Saturday, March 31, 2012
I will admit I am somewhat alarmed by the prospect. If the Supreme Court adopts a Tea Party view of the Constitution necessary to overturn the Affordable Care Act, that will most likely have implications way beyond health care, and way beyond the political implications for either party this year. Conservatives may think they are advocating a return to the "good old days" of old-fashioned constitutional thinking, when the federal government actually had much more limited powers and responsibilities. That kind of constitutional thinking did not bring about any good old days, however. It brought about . . . the Civil War. It brought about . . . the Great Depression. In both those cases, the country decided we needed to expand the federal government's powers to prevent such crises from occurring again.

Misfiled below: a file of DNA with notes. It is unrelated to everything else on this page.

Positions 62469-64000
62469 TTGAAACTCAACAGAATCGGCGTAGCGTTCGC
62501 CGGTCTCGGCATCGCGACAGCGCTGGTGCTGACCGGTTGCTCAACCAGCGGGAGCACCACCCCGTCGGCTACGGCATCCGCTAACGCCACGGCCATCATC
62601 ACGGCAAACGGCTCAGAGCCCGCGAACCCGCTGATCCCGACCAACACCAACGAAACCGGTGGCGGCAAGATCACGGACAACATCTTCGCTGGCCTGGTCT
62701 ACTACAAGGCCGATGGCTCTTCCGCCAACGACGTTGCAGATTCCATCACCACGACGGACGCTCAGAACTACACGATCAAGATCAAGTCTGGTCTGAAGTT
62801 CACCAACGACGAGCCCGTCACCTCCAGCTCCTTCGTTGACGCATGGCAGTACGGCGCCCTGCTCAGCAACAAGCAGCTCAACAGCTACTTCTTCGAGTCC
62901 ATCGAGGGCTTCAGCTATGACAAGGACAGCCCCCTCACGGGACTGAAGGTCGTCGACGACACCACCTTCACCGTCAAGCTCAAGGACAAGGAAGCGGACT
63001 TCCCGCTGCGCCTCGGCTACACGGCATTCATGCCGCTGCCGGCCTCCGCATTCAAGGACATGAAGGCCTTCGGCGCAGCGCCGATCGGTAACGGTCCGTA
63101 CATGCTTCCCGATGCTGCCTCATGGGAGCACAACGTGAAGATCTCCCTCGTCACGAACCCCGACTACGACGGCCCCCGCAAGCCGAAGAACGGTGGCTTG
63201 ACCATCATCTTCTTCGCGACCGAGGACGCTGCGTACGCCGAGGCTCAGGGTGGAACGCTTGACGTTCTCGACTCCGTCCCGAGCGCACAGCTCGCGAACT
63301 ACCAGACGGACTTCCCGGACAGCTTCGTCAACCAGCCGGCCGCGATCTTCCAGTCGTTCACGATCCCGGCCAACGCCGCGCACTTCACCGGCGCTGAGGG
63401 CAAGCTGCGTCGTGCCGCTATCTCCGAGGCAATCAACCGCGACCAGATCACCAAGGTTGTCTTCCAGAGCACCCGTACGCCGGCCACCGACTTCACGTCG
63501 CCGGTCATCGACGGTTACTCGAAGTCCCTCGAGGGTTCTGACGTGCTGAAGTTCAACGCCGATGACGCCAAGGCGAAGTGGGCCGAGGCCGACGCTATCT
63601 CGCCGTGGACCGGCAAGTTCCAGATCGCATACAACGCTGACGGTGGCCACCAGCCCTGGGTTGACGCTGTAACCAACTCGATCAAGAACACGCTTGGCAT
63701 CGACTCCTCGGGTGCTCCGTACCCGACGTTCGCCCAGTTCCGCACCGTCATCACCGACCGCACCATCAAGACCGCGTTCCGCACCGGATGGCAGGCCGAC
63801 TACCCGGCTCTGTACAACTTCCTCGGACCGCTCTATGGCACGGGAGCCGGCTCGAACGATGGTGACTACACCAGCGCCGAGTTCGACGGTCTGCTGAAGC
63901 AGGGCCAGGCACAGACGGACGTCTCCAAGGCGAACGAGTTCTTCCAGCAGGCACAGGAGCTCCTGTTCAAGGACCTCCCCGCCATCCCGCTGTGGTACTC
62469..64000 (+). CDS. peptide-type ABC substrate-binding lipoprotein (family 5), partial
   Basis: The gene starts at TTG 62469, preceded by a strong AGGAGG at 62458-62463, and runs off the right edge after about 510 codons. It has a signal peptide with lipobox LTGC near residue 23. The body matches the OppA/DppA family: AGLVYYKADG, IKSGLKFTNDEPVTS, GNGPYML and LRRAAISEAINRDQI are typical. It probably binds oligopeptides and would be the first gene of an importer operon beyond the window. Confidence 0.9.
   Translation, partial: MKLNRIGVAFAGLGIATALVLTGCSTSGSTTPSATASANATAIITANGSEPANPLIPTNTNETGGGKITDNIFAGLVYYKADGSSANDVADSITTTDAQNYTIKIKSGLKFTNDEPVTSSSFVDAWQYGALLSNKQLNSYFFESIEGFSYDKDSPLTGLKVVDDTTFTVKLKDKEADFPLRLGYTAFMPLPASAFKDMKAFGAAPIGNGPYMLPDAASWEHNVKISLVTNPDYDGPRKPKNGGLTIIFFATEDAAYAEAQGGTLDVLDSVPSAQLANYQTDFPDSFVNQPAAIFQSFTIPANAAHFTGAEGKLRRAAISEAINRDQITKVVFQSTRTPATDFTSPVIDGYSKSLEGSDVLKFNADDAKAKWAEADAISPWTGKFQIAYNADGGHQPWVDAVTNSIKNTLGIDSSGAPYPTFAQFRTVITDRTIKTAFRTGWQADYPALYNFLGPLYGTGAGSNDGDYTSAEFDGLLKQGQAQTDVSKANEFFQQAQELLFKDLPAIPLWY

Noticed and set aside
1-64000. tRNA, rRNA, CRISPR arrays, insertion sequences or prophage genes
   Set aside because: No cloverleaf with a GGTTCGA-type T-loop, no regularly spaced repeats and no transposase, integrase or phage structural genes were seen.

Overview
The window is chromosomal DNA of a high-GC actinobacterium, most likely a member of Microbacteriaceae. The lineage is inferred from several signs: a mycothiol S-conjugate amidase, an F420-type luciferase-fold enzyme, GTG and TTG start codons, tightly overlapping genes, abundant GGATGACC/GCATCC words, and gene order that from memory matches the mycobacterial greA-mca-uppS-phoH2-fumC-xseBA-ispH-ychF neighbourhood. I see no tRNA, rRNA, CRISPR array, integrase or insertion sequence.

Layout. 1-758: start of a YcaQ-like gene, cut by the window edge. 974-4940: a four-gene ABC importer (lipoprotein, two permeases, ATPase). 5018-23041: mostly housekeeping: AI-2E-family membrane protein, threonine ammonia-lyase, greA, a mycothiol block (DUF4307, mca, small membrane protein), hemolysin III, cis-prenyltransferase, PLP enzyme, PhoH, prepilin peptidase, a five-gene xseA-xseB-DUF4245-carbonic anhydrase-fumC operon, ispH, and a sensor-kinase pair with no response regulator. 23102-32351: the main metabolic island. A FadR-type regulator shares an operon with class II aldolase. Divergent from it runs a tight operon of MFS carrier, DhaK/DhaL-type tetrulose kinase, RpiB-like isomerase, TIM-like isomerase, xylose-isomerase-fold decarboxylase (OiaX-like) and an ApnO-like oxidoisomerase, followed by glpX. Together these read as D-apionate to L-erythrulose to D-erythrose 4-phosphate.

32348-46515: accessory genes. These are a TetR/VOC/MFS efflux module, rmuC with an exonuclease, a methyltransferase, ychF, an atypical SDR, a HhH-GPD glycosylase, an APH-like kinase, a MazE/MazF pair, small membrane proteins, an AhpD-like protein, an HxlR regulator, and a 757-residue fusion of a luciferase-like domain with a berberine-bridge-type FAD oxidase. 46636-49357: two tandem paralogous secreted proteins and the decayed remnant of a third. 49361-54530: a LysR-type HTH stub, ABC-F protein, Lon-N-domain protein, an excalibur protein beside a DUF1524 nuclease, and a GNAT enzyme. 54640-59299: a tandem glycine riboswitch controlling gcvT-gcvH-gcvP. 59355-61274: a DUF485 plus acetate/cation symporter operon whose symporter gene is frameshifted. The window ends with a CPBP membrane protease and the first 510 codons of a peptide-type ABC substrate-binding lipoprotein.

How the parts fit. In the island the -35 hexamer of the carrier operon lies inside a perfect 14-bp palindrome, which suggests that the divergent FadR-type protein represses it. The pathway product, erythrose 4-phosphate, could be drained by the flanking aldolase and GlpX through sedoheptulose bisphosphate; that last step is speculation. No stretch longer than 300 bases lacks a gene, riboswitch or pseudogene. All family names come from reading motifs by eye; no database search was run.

In our own time, we only need look to Europe to see how difficult it is for a weak union to deal with a major financial crisis. Conservatives like to warn us of the dangers of European welfare programs and worker protections. They should worry about the capacity of a weak federal government to maintain the economic strength and cohesion necessary to compete in a global economy. That is where Europe is failing, and where the United States would fail also if we were to try to return to the imagined glory days of a weak federal government.